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Open Book Pegaso Templar Knight XIII century, 90mm mounted

Discussion in 'Reviews , Video Reviews and Open Book' started by Mariner, Mar 8, 2012.

  1. Mariner Active Member

    After much thought, I decided my love of Crusader figures warranted spending the money on this figure, and thought my fellow Planeteers would like to see what comes in the box with this kit.
    (Feel free to offer your thoughts, as this is my first review.)
    It is a superbly sculpted figure by Gianni La Rocca. I especially liked all the different photo views in the box art, very helpful reference!

    First, it is a large kit, comes in a big box and packed with Pegaso's usual thick foam. It is heavy and solid, as one would expect from a figure this large.
    The horse is detailed; there are two body halves, the head, tail and genitals. Ears are separate. I've included photos with and without the equine 'clothing'. Stirrups and reins are not flimsy, you have some substance to work with.
    It is not as clean a casting as I would have expected; that may be the particular figure I received and not the 'norm'. The parts fit together but there are some gaps that will definitely call for putty. What surprises me is the horse's rear legs are just over an inch apart and do not fit into the holes in the base; there is a difference of about 1/2 inch. That will require my drilling a new hole so the legs will fit. Not a big deal, but I was not expecting that from a model of this quality and price. If I am incorrect in this observation, I would appreciate correction.

    The knight is beautifully done; a great expression on his face, but there are some tricks to assembly. The head does not fit onto the neck until the cloak is attached, so I see there will be some careful painting required. As well, the arms will require some planning before attachment. There is also a helmet included.
    The clothing, too, has superb detail.
    In closing, while there seems to be considerable prep work to be done on this particular casting, and some tricky parts in assembly, I think this figure will be a joy to paint and will be terrific if I do it justice. I recommend it to any Crusader fan looking to add a spectacular figure to their collection.

    Attached Files:

    dfmoss, rossbach, Tommi and 3 others like this.
  2. gordy Well-Known Member

    Wow, that's quite an impressive piece and marvel of engineering. Congrats on landing a great figure and thank you for taking the time to photo and review Mary. (y)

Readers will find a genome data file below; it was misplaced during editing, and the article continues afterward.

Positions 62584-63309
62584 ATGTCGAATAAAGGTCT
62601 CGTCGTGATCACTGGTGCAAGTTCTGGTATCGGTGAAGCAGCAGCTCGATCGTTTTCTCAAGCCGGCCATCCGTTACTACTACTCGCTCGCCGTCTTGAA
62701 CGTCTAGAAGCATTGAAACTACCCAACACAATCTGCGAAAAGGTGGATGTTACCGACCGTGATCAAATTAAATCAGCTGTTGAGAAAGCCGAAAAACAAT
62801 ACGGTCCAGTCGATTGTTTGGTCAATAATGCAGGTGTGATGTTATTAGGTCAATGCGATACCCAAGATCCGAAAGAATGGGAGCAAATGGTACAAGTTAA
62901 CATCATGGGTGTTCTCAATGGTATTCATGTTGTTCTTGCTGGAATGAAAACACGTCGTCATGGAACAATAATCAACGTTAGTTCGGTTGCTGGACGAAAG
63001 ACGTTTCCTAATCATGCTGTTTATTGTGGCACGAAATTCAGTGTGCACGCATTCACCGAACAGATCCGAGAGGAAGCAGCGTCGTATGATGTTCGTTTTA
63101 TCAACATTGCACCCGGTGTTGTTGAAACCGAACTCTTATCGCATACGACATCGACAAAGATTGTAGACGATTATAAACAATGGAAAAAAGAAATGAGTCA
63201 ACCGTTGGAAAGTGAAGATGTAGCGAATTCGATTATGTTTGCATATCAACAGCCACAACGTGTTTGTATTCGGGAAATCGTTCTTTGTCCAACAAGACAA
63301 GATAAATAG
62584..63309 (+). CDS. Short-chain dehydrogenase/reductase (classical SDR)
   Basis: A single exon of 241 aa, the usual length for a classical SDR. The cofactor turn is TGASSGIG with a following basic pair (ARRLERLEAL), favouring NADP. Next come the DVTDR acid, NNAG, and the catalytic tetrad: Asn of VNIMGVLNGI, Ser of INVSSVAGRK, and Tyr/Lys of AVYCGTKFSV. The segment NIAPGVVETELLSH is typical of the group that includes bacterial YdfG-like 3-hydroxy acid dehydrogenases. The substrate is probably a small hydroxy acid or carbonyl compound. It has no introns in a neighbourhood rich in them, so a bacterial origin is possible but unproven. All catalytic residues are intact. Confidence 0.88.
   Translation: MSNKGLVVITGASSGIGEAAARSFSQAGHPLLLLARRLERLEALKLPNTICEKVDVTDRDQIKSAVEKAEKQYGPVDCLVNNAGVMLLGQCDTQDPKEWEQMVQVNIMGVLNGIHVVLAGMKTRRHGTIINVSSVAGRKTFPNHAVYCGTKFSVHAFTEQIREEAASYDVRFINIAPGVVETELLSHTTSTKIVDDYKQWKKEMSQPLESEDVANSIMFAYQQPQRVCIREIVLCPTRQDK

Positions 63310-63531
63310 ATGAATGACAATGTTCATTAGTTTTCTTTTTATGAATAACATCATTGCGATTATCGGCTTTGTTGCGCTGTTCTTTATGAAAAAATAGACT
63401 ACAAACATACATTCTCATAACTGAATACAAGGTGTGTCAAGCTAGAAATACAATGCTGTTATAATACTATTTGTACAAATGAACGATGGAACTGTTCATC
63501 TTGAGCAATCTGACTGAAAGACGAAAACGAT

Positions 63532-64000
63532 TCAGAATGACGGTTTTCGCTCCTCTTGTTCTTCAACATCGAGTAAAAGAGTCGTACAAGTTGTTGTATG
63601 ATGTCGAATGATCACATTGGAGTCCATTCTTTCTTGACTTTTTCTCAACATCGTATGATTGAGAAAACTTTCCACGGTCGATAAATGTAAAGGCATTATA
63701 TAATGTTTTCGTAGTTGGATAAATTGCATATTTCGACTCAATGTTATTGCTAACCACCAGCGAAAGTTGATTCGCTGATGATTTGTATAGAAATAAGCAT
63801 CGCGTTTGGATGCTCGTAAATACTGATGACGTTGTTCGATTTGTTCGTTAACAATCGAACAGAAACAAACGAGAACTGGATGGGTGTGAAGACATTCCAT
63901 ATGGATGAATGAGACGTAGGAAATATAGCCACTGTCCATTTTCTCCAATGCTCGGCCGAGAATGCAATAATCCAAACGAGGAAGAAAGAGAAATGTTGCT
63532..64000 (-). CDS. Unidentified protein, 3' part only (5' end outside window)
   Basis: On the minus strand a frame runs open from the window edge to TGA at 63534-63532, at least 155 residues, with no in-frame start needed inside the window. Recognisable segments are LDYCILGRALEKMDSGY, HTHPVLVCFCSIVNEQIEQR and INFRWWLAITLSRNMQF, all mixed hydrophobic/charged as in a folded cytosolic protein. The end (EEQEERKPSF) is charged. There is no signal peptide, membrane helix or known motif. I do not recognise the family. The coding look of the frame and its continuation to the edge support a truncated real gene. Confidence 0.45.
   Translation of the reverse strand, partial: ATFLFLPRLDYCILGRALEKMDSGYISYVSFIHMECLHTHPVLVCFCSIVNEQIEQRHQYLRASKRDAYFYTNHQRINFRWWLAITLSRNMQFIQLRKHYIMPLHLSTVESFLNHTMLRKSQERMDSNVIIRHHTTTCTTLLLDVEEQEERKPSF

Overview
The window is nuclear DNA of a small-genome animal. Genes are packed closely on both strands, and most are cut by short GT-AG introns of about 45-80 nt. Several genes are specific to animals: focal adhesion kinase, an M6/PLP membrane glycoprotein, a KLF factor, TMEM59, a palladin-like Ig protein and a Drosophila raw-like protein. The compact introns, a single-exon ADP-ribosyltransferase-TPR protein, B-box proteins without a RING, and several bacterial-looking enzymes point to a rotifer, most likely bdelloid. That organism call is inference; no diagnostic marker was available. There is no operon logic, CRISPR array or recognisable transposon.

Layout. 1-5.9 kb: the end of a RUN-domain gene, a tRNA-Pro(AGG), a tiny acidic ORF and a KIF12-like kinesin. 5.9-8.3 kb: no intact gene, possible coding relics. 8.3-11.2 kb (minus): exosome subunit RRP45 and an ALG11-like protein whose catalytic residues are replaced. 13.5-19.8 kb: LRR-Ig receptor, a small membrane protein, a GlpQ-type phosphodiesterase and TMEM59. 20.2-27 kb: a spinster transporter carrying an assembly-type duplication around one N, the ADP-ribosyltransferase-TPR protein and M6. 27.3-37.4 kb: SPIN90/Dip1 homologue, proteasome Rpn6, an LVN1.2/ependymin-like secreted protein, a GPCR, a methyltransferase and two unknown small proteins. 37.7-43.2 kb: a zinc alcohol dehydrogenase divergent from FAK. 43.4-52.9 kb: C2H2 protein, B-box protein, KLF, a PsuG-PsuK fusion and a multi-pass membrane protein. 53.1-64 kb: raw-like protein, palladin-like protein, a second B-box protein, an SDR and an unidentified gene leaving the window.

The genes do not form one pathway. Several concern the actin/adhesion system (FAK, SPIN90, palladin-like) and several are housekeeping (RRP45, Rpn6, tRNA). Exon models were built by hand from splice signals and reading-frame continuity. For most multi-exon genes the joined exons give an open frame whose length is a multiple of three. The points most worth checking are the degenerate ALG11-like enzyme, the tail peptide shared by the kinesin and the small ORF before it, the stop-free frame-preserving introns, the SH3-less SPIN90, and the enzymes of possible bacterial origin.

3. Guy A Fixture

    Excellent review Mary. Thanks
  4. renarts Active Member

    Pegaso has its "engineering" moments. I've had issues with some of their "big kits" and there will be swearing, crying and blood.
    Check the space on the legs Mary. You may have to open them up a bit and this can be done by wrapping them with leather or cloth and using a pair of pliers to open them up a bit. Go easy and move them a fraction at a time. There may have been some distortion in the mold and the legs are closer (narrower) than they should be. Seems to be common with both Andrea and Pegaso kits I've gotten. Hold the two halves together and check your alignment. Putty, and patience will be your mantra. Use epoxy resin for assembly. With these heavier kits the sheer strength of super glue is not going to be enough.
    Good luck on this. It looks like a good kit and a great subject.
  5. megroot A Fixture

    Great kit. Great revieuw.

  6. saxon66 Member

  7. saxon66 Member

    Hi Mary

    Lovely figure. I've recently completed the Brother Knight of St John which is a similar, rearing up position, for a customer, but to my dismay, after a few days it 'dropped' at the front a visible few centimetres due to the back lags not supporting the full weight of the figure. This may not happen to you but do bear this in mind because it is a real 'gutter' when it does happen after all the hard work.

    Cheers Mary.


  8. Ragnar Active Member

    Hi Mariner
    I have purchased the same kit and it is a beautiful peace of work but like yourself I had to drill out the base to make
    the horse fit which was a bit disappointing considering the price.
  9. Mariner Active Member

    Thanks for the advice, Mike; I actually thought I might be able to do just that. But it really is such a significant spread I'm afraid of breaking it.:eek:. It's so bad I thought Pegaso sent the wrong base! We shouldn't have such 'engineering moments' on kits this expensive.
  10. brian A Fixture

    Totally unacceptable for the price were paying for these figures.I personally don't put up with faults in casting but us figure painters seem to except faults.I realise that they're usually easily fixed but on a point of principle why should we.
  11. DEL A Fixture

    I'm with Brian on this one. Usually if it's a casting fault on a part, manufactures are by and large very good at replacing items.